By: Danielle DeGroot, MS, RDN, LDN
This has been a real hard break up for me. Having to wake up and look at my Nespresso machine every morning knowing we can’t be together right now.. Driving by a Starbucks with a longing look, since we’re so close, but so far from one another…
Okay, I’m being a bit dramatic, but I think you get the point. I’m a coffee lover. So I write this with love. Sure, coffee has many associated health BENEFITS. However, in some cases it’s doing more harm than good and today that’s what we’re talking about. So here are some reasons to consider a coffee break.
- If you have gut issues: If you have existing GI issues, drinking coffee can make it worse. And yes, even decaf is not your friend here. The acidic nature of coffee may worsen existing damage to the stomach or intestinal lining and is thought to exacerbate symptoms of heartburn and GERD. If you do have GI issues, book a free Discovery Call with us at Nutrition Dynamic to learn how we can help. If you’d like to work with me as your Coach, mention my name on the call. https://calendly.com/healthguide/discovery
- If you have anxiety: Caffeine is a stimulant. In case you weren’t aware of the definition of “stimulant” it is “a substance that raises levels of physiological or nervous activity in the body.” It literally tells you it makes you nervous in the definition. Caffeine can cause an increase in adrenaline. Adrenaline is released as a stress response, so by sipping your cup of coffee first thing in the morning (or all day long) you’re sending your body into “fight or flight” right at the start of your day (or again, all day long). Additionally, your genes could play a role in your response to caffeine. Adenosine is a nucleotide involved in cellular energy. The adenosine receptors, A1 and the A2a, in the brain are linked to how someone handles stress. Those with the A2a gene variance may experience more symptoms of anxiety when consuming caffeine.
- If you have sleep issues: Caffeine has a half life of about 5 hours for 40mg. So if you’re having more than 40mg (95mg on average in a cup of coffee), the effects of caffeine can be lingering in your system even after caffeine symptoms taper off. This can lead to sleep disturbances and lower quality of sleep.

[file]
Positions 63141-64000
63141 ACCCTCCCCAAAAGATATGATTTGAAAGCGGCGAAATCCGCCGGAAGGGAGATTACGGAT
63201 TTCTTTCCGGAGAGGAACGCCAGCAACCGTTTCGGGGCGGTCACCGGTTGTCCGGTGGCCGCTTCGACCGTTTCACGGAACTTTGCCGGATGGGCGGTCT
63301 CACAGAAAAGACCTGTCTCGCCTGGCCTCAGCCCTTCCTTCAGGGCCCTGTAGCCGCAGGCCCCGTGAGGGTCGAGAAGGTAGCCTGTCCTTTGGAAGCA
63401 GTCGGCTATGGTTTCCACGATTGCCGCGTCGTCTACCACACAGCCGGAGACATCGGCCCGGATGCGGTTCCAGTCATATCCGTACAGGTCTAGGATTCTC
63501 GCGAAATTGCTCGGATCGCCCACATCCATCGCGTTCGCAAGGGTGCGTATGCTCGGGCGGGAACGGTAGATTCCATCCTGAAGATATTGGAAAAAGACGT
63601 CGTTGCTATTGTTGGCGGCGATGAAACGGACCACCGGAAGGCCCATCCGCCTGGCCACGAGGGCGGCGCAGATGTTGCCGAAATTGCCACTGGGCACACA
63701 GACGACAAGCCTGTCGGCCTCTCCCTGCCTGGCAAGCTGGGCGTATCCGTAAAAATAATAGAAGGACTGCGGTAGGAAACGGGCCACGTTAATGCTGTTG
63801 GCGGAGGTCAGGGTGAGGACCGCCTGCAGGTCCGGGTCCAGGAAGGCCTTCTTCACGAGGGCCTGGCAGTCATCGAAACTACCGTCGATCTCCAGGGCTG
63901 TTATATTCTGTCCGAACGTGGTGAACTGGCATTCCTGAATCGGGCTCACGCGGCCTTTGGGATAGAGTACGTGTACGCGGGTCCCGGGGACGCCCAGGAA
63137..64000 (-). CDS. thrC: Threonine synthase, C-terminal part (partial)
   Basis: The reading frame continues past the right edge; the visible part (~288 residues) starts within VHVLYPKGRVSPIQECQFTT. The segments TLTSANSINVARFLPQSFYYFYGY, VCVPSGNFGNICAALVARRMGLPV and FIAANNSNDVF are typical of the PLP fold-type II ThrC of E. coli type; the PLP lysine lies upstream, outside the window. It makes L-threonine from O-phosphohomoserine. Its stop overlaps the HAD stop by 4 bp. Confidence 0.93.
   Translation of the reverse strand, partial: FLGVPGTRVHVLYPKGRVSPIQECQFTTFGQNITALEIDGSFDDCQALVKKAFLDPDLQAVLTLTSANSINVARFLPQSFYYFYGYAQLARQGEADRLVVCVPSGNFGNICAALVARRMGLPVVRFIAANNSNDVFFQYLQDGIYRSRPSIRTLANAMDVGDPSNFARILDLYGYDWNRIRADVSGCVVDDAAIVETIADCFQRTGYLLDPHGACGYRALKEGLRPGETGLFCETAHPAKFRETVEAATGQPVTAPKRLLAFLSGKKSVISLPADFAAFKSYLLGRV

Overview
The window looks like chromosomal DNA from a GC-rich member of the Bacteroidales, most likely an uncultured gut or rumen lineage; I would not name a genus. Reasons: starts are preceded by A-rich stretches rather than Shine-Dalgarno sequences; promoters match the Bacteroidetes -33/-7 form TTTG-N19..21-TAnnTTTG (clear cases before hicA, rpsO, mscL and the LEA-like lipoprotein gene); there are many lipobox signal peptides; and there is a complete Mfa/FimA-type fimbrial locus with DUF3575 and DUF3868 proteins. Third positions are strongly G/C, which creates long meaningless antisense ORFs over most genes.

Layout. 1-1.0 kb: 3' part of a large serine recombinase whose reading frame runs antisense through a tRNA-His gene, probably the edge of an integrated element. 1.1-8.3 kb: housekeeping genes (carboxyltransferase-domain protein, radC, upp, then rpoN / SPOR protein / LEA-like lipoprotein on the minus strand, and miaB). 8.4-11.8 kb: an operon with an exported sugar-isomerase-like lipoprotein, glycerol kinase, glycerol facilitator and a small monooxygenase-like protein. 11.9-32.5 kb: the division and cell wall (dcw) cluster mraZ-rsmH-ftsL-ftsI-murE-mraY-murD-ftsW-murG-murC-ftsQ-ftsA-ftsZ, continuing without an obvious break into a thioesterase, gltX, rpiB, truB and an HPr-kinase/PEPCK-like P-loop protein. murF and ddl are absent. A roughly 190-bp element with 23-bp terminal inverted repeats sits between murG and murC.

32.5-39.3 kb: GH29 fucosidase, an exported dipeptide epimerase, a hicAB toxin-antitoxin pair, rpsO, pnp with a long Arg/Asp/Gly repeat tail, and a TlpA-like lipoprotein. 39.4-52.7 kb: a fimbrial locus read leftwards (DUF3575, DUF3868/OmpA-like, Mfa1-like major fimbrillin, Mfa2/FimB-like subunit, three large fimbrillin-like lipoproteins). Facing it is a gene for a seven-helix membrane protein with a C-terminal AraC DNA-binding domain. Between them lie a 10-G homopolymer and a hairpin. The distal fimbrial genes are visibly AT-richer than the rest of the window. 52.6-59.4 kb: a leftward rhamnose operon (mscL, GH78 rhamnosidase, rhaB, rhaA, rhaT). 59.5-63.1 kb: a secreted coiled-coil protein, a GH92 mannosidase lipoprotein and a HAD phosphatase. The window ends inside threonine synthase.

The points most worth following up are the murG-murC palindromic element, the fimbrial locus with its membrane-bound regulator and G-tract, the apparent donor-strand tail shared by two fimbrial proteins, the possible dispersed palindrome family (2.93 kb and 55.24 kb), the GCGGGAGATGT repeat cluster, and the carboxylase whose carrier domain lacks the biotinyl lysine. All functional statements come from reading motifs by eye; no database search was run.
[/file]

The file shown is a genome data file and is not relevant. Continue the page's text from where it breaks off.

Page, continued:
- If you want healthier teeth: It is pretty well known that the tannings in coffee stain teeth, so if you want whiter teeth cutting out coffee is a great place to start. However, acidic beverages like coffee can also harm teeth by eroding the enamel leading to decay. Yikes.
- If you get headaches: Headaches are a common symptom of caffeine withdrawal. For some, even a tiny drop in caffeine can result in a headache. Or if you consume caffeine too quickly, this can cause the onset of a sudden headache.
For what to have instead of coffee, check out my article Coffee Alternatives For When You Must Part With Your Beloved Cup O’ Joe.
- Coffee and Your Digestion. Manhattan Gastroenterology Blog. 2021. https://www.manhattangastroenterology.com/coffee-digestion
- Alsene, K., Deckert, J., Sand, P., & de Wit, H. (2003). Association between A2a receptor gene polymorphisms and caffeine-induced anxiety. Neuropsychopharmacology, 28(9), 1694-1702.
- Timothy Roehrs, Thomas Roth, Caffeine: Sleep and daytime sleepiness, Sleep Medicine Reviews, Volume 12, Issue 2, 2008, Pages 153-162, ISSN 1087-0792, https://doi.org/10.1016/j.smrv.2007.07.004.
- Ehlen, L. A., Marshall, T. A., Qian, F., Wefel, J. S., & Warren, J. J. (2008). Acidic beverages increase the risk of in vitro tooth erosion. Nutrition research (New York, N.Y.), 28(5), 299–303. https://doi.org/10.1016/j.nutres.2008.03.001
- Shapiro, R. E. (2008). Caffeine and headaches. Current pain and headache reports, 12(4), 311-315.